This can make you feel that you aren’t the same person you once were. And since a sense of self is vital to our lives, you may feel a loss of purpose or be even more confused than you were reading about Derrida and deconstruction.


What if we’ve got it backwards? What if the hopelessness and the anxiety themselves are what’s sucking the joy out of this exciting time of exploration and discovery?


It’s important to remember that these changes are necessary. You’re building the foundation of a new, self-determined, adult identity and purpose in life. That takes time, and the process itself can be enriching and rewarding. But if the fast and furious changes are taking a toll on your wellbeing and motivation, it may be because you’re having symptoms of depression.

The researchers studying depression and derailment in college students discovered that derailment tends to come after the onset of depression, not the other way around. That is, if the dynamism of your burgeoning identity, purpose, and future is causing you to feel lost, alone, and unsure of who you really are, it may be because you’ve been experiencing depression.

This is why we take monitoring and addressing mental health symptoms so seriously. Sure, being thrust into new experiences and feeling pressured to succeed and determine your entire life path could make anyone feel stressed out, anxious, and maybe even hopeless. But what if we’ve got it backwards? What if the hopelessness and the anxiety themselves are what’s sucking the joy out of this exciting time of exploration and discovery?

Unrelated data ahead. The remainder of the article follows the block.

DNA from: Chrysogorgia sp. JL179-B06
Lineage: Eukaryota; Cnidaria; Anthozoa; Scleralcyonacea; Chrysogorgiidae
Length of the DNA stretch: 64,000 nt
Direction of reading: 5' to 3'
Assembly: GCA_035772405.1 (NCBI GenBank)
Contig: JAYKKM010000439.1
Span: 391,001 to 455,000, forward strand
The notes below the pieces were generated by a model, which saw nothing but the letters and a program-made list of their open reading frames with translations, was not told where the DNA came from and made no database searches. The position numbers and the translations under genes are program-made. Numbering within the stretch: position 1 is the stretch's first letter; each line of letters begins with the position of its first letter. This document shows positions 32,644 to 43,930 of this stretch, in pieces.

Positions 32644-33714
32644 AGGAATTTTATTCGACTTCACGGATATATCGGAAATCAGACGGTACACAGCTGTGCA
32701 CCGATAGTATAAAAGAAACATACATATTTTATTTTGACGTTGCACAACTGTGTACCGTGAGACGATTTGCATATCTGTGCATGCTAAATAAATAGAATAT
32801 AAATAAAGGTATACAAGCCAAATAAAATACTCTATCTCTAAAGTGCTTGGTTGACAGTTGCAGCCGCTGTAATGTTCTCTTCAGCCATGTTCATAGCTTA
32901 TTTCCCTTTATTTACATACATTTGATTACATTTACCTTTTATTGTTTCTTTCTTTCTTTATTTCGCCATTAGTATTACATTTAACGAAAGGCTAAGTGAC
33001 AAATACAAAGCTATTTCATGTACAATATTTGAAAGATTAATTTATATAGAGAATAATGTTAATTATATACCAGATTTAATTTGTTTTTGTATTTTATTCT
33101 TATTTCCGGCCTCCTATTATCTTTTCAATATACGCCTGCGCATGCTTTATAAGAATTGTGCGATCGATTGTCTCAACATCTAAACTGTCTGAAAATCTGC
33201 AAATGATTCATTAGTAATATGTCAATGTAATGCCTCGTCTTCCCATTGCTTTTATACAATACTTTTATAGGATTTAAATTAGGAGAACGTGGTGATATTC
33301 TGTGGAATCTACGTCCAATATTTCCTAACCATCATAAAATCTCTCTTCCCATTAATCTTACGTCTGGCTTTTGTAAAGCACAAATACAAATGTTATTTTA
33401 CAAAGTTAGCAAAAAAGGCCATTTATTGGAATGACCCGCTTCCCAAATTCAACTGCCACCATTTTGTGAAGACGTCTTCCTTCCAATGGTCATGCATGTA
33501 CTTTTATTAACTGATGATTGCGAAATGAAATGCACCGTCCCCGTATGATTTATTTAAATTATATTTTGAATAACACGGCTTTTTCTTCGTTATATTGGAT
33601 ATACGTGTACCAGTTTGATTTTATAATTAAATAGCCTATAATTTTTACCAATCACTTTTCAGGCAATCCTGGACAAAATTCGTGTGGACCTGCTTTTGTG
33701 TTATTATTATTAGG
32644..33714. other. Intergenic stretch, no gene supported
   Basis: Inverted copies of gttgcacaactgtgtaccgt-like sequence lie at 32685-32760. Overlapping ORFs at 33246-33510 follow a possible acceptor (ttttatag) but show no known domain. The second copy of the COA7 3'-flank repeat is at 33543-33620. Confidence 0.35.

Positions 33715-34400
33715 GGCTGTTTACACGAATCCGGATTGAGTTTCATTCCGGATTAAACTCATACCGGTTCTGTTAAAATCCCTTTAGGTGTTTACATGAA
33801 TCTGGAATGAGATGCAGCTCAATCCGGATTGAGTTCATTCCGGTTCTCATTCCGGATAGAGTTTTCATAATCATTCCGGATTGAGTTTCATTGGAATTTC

So before you feel derailed, before you start questioning yourself, before you start thinking you’re all alone and everyone else has figured it all out, take time to talk to people: professionals, mentors, and peers. Allow yourself to be OK with some uncertainty in your life, and find the joy of seeking out your purpose. All over the world, people like us here at IFCI want to see you thriving and succeeding.

You can do this! We believe in you!

Love,

The Institute of Family and Community Impact


RESOURCES

Find out about mental health and other services and programs we provide in Ohio by visiting ohioguidestone.org.

HOTLINES

Research articles and scientific issues we should be following? Email IFCI@OhioGuidestone.org.